For All Mankind Season 2 (spoiler-free!) review: A darker, more ambitious chapter unfolds

For All Mankind season 2 on Apple TV Plus, photo courtesy Apple TV Plus
For All Mankind season 2 on Apple TV Plus, photo courtesy Apple TV Plus /

For All Mankind Season 2 opens with a heartwarming scene of unfamiliar astronauts lining up on the moon to witness the sunrise. As the light fills the screen, these astronauts hunkering down at the significantly-improved Jamestown base sing about how “every little thing” is going to be alright, courtesy of the Bob Marley classic. And yet, despite their claims, you get an ominous feeling in your gut that every little thing is not going to be alright this season.

As fans know from the trailer, teasers, and the post-credits sequence from the first season finale, For All Mankind Season 2 will skip ten years into the future. It’s now 1983 at the height of the Cold War. The United States and Russia have escalated the battle for the moon and beyond. Now questions are being raised as if — or who — should militarize the moon first. Nuclear war suddenly seems like a real possibility.

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The first episode wastes no time introducing us to the new age these characters inhabit. You’ll quickly get answers to big questions like whether or not Tracy and Gordo are still together, how Ed and Karen have coped with Shane’s loss, what direction NASA is headed, and more.

One of For All Mankind‘s strengths has always been its willingness to move forward instead of hanging back or overexplaining things with lengthy flashbacks as we’ve seen other shows do.

For All Mankind trusts that its audience is smart enough to keep up and slowly fills in the backstory we need to move forward. And trust me, the first episode alone is full of plenty of surprises, and that spills over into Episode 2.

For All Mankind Season 2 gives its actors plenty of complicated material.

Even in its slower moments, what impressed me most about For All Mankind Season 1 was the writing and the performances. This season doubles down on both, with impressive narrative choices and dynamic performances from the show’s main cast. Michael Dorman shined in Season 1, but he acts his heart out in the second episode. Sonya Walger also gives it her all this season. But honestly, everyone is crazy talented. It’s a shame this series got snubbed by the awards.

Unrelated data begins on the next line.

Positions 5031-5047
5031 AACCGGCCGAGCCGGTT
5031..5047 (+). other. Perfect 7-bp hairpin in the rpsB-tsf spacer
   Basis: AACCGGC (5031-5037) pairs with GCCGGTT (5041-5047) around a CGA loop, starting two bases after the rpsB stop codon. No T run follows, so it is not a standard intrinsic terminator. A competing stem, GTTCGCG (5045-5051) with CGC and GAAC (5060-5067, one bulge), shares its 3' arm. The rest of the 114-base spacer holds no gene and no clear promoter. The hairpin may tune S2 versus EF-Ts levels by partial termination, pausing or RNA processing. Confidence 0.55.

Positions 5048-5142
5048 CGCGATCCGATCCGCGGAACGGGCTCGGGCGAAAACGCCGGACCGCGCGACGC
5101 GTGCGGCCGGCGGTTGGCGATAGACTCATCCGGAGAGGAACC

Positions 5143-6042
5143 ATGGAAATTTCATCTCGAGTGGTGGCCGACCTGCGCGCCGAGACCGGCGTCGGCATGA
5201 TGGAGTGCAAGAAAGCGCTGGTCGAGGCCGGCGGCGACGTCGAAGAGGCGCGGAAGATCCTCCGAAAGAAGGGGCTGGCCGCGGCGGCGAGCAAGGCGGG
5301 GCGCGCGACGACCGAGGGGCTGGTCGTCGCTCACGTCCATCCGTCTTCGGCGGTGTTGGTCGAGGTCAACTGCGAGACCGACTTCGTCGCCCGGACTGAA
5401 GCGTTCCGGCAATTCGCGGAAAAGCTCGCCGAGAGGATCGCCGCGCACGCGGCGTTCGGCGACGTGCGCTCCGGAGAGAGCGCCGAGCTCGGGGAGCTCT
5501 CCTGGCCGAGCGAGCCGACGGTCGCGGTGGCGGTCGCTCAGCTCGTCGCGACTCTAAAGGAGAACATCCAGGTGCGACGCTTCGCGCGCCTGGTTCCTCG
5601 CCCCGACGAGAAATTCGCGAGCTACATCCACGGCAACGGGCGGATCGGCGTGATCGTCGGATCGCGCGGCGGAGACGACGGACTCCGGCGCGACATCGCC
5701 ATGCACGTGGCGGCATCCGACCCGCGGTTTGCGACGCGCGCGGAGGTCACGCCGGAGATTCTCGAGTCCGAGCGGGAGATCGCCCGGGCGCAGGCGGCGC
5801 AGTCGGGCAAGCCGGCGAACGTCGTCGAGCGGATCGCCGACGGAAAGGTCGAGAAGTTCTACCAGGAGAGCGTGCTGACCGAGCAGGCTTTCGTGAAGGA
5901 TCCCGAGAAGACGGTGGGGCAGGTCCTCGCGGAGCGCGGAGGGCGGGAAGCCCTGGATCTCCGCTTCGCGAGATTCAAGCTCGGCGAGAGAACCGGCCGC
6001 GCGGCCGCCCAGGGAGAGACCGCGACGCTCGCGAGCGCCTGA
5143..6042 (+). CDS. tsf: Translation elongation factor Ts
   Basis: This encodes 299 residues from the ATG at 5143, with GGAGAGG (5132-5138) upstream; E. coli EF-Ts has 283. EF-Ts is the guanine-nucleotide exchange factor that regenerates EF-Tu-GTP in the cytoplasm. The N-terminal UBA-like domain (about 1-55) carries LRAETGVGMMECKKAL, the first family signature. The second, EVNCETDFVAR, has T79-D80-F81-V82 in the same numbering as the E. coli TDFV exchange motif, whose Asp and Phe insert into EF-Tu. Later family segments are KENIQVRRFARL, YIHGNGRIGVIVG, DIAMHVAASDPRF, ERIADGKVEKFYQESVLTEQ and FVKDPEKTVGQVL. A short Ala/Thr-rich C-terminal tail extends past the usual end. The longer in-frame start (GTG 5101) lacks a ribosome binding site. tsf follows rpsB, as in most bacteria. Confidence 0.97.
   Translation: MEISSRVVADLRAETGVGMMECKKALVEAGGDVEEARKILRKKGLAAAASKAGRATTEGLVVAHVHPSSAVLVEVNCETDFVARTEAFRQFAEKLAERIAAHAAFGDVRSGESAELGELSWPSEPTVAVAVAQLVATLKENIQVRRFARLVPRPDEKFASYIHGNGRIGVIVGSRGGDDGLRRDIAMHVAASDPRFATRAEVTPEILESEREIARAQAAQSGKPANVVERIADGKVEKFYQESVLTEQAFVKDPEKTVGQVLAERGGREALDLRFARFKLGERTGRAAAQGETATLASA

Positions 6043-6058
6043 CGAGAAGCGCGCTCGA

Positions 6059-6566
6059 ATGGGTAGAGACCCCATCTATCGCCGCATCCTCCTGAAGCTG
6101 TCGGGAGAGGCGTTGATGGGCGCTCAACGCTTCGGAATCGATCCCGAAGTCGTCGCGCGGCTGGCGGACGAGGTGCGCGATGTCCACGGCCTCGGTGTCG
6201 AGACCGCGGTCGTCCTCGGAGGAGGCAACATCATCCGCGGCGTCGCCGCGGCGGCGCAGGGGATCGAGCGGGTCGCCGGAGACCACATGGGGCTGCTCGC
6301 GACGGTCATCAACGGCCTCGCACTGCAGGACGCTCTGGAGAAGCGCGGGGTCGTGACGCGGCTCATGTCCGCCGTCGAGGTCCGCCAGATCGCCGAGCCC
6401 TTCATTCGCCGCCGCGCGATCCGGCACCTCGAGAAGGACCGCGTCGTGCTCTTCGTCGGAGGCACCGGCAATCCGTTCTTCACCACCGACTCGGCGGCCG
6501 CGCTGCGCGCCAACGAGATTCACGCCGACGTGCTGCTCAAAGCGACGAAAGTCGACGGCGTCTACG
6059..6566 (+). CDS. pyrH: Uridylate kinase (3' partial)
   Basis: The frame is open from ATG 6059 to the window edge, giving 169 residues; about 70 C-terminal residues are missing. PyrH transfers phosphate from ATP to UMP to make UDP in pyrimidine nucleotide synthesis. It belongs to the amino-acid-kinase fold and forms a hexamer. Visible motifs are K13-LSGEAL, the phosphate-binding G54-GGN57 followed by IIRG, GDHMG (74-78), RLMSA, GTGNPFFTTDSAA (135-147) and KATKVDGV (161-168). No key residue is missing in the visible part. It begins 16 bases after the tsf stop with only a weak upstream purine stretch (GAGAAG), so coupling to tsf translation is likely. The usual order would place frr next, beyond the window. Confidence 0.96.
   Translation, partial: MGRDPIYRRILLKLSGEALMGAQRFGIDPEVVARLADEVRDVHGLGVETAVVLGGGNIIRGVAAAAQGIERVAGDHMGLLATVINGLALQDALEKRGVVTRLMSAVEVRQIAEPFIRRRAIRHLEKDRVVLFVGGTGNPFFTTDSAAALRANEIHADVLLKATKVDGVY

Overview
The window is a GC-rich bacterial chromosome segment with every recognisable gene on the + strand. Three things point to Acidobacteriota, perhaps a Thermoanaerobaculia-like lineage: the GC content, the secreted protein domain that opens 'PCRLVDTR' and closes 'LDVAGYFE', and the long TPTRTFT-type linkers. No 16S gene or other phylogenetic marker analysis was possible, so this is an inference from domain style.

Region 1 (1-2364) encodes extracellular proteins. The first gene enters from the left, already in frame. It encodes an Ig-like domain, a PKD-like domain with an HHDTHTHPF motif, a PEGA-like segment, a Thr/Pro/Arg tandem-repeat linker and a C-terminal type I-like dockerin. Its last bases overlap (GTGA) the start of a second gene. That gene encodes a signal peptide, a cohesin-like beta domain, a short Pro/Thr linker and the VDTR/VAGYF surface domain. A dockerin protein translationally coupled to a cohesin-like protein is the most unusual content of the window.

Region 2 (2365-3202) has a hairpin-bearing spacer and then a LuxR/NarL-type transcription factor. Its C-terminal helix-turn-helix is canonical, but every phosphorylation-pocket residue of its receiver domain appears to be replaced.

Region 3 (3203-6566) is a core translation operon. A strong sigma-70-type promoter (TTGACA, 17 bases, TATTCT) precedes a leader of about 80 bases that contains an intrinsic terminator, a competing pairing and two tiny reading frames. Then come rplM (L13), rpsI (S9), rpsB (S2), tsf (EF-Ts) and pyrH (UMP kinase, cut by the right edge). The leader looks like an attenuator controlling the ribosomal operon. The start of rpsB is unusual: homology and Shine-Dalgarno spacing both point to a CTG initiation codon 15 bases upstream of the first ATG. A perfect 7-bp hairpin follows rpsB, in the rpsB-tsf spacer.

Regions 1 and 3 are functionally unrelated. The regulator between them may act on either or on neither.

There are many shifting pieces in these next ten episodes, and as a whole, this is a much darker, more ambitious season. Given the many deaths, we saw last season, from Deke to Shane, we already know this is a show that isn’t afraid to kill a character off in the blink of an eye. It makes the action sequences much more nerve-wracking because it doesn’t feel like anyone really has plot armor.

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In the Season 2 premiere, the characters on the moon and on Earth must contend with a massive solar storm. The storm winds up being the first domino to fall, and the chain reaction it causes is one that echoes throughout the first season.

And Apple TV+ really has given For All Mankind an insane budget. They must have to make the VFX and production design look as stellar as it does. It’s truly remarkable how far we’ve come in terms of our technology.

For All Mankind Season 2 throws everything at the wall to see what sticks.

Season 2 has a lot going on, and unfortunately, some of the most interesting aspects get lost in the clutter. This season spends an intense amount of time on the emotional, romantic, and human elements of the series. Simultaneously, the genuine alternate history and US/Russia conflict are often relegated to the sidelines.

This was a problem in the first season too. But I think I’ve come to accept that at its heart, For All Mankind is really about its characters. They come first, and all of the alternate history stuff comes second, for better or for worse.

As I said, this season is more ambitious than the first outing, but that’s not always a good thing as the narrative focus feels a little clouded at times. The latter half of the season comes in intense, gripping, and thankfully we already know the series is renewed for a third season, so there are no concerns about the cancellation.

I liked how CBR said the show feels more “self-assured and less pretentious than the first season could be at times,” because that feels accurate. The dramatic subplots feel more grounded and compelling this time around, especially thanks to the cast’s sheer abundance of talent.

Overall, even though the show fumbles sometimes and loses its way in some melodramatic subplots, it’s still remarkable, earnest storytelling that deserves more attention.

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For All Mankind Season 2 officially premieres on February 19, with new episodes dropping weekly on Apple TV+.